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The BSO Heads Out For Its First European Tour Since 2007

In this photo from 2014, Andris Nelson conducts the Boston Symphony Orchestra in his inaugural concert as music director. (Courtesy Chris Lee/Boston Symphony Orchestra)
In this photo from 2014, Andris Nelson conducts the Boston Symphony Orchestra in his inaugural concert as music director. (Courtesy Chris Lee/Boston Symphony Orchestra)
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The Boston Symphony Orchestra kicks off its European tour this weekend with performances at London’s Royal Albert Hall.

Just a few days after packing it in after a summer at Tanglewood, the BSO musicians are making their way across the pond for a long-planned, 12-concert trip to eight cities, including Berlin, Milan and Lucerne in Switzerland.

Principal horn player Jamie Sommerville said he and his peers are looking forward to traveling with their “newish” music director, Andris Nelsons.

“We’re all in that place where everything is prepared and in sync with the new conductor,” Sommerville said at Symphony Hall before departing, “but we’re still really excited because it still feels really new.”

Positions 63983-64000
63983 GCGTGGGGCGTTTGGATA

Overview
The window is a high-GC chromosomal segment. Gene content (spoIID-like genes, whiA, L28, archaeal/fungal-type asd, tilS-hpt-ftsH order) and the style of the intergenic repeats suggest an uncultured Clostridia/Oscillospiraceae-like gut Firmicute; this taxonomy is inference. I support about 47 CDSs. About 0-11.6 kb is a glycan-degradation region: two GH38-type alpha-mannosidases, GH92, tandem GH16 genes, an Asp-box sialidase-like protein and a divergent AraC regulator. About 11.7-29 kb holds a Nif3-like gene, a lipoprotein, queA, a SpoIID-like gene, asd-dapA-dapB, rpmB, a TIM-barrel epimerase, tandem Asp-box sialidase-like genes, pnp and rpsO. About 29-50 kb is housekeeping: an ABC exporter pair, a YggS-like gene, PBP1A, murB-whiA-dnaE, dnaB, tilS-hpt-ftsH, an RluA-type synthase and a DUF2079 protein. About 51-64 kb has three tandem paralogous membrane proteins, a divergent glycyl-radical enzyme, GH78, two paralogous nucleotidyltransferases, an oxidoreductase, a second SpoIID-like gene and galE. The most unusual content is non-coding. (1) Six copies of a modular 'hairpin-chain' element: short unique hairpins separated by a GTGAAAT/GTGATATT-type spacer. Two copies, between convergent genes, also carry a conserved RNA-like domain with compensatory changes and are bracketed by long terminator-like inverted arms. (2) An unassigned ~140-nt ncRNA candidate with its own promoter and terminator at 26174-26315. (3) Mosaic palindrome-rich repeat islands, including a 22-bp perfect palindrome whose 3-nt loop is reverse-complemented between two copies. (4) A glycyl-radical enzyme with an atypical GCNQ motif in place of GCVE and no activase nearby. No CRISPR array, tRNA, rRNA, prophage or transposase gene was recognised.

Sommerville also explained why, in part, it’s important for the BSO to go to Europe. The orchestra hasn’t done that since 2007 with maestro James Levine.

“I think there’s real danger for orchestras — even very successful, high-quality orchestras — to kind of turn into regional orchestras,” Sommerville said.

The hornist recalled how the audiences at Royal Albert Hall in London are more raucous than they are here in Boston.

“I don’t know how it happens, but it’s an amazing bit of crowd cooperation. They’ll sing songs to the conductors, or to the musicians, during the intermissions. And it’s just a great crowd, and it’s live to radio, so it’s a really cool tradition that we like being part of.”

And who knows, perhaps the BSO musicians will find themselves fending off some groupies.

As for the bonding that will likely occur as the orchestra members spend most of their waking hours together, Sommerville mused, “What effect that has on the music-making is pretty hard to quantify, but it feels like it will enrich it a little bit. If nothing else it will make us feel more like a family.”

The tour repertoire includes performances of Mahler’s Symphony No. 6 and Shostakovich’s Symphony No. 10, which the BSO recorded this year.

Related:

Andrea Shea Twitter Senior Arts Reporter
Andrea Shea is WBUR's arts reporter.

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